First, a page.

Doctor of Philosophy (PhD)


Physics and Astronomy

Document Type



Several areas of prostate cancer (PCa) management, such as imaging permanent brachytherapy implants or small, aggressive lesions, benefit from high image resolution. Current PCa imaging methods can have inadequate resolution for imaging these areas. Endorectal digital prostate tomosynthesis (endoDPT), an imaging method that combines an external x-ray source and an endorectal x-ray sensor, can produce three-dimensional images of the prostate region that have high image resolution compared to typical methods. This high resolution may improve PCa management and increase positive outcomes in affected men.

This dissertation presents the initial development of endoDPT, including system design, image quality assessment, and examples of possible applications to prostate imaging. Experiments using computational phantoms, physical phantoms, and canine prostate specimens were conducted.

Initial system design was performed computationally and three methods of endoDPT image reconstruction were developed: shift and add (SAA), backprojection (BP), and filtered BP (FBP). A physical system was developed using an XDR intraoral x-ray sensor and a GE radiography unit. The resolution and radiation dose of endoDPT were measured and compared to a GE CT scanner. Canine prostate specimens that approximated clinical cases of PCa management were imaged and compared using endoDPT, the above CT scanner, and a GE MRI scanner.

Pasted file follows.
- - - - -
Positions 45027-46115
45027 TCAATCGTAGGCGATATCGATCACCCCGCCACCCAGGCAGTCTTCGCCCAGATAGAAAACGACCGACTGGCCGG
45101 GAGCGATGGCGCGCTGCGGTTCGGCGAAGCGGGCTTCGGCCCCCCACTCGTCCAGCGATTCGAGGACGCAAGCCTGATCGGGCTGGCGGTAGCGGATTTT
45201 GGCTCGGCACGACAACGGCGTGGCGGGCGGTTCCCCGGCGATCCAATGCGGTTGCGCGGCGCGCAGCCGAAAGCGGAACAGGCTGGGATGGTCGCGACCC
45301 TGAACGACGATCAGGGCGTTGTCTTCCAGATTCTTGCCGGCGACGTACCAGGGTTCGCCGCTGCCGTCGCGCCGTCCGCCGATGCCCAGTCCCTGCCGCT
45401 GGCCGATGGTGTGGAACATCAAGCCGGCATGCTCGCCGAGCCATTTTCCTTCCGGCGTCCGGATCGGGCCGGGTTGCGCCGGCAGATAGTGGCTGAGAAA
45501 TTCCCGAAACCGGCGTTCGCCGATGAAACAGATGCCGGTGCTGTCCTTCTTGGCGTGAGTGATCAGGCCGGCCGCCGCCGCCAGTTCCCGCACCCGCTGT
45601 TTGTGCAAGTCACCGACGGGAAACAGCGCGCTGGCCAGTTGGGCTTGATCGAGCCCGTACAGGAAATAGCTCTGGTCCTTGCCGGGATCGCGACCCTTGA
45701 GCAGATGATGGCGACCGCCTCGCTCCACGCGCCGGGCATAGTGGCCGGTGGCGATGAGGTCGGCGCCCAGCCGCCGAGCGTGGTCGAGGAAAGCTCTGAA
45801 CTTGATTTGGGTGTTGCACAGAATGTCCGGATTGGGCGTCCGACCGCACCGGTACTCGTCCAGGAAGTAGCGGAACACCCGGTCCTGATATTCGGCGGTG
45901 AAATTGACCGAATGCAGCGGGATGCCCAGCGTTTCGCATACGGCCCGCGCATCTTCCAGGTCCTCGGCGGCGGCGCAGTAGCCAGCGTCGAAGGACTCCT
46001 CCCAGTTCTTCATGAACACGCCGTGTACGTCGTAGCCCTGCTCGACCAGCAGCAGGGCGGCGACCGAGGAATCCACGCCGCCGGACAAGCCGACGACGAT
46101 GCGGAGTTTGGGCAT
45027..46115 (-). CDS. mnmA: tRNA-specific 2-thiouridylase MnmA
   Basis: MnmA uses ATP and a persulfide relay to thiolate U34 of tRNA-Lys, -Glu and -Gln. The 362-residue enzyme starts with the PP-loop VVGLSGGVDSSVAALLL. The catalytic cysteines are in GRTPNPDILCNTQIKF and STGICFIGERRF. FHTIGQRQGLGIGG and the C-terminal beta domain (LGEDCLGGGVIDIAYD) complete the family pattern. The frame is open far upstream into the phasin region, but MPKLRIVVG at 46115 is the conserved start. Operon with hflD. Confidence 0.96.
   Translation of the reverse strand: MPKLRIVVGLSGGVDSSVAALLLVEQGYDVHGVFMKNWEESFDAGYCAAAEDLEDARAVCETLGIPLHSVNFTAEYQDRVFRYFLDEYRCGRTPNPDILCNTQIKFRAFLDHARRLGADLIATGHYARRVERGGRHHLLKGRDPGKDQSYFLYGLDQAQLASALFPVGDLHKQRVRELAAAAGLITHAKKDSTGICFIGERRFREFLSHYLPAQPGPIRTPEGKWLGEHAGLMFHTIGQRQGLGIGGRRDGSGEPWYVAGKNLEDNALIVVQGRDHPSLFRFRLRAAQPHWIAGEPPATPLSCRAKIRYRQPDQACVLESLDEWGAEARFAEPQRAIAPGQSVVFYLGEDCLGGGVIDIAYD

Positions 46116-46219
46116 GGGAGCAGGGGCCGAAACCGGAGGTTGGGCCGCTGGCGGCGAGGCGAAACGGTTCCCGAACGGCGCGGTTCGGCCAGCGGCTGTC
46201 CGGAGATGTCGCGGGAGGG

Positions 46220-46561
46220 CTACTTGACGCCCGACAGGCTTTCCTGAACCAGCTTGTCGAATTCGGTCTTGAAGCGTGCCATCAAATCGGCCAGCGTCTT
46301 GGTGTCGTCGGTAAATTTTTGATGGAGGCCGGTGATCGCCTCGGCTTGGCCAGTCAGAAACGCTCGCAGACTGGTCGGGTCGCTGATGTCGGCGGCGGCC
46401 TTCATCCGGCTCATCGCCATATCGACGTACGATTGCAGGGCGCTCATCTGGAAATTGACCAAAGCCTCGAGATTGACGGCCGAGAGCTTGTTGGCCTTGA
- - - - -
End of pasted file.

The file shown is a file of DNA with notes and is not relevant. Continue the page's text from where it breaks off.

This study found that the resolution of endoDPT was significantly higher than CT. The radiation dose of endoDPT was significantly lower than CT in the regions of the phantom that were not in the endoDPT field of view (FoV). Inside the endoDPT FoV, the radiation dose ranged from significantly less than to significantly greater than CT. The endoDPT images of the canine prostate specimens demonstrated qualitative improvements in resolution compared to CT and MRI, but endoDPT had difficulty in visualizing larger structures, such as the prostate border.

Overall, this study has demonstrated endoDPT has high image resolution compared to typical methods of PCa imaging. Future work will be focused on development of a prototype system that improves scanning efficiency that can be used to optimize endoDPT and perform pre-clinical studies.



Committee Chair

Jia, Guang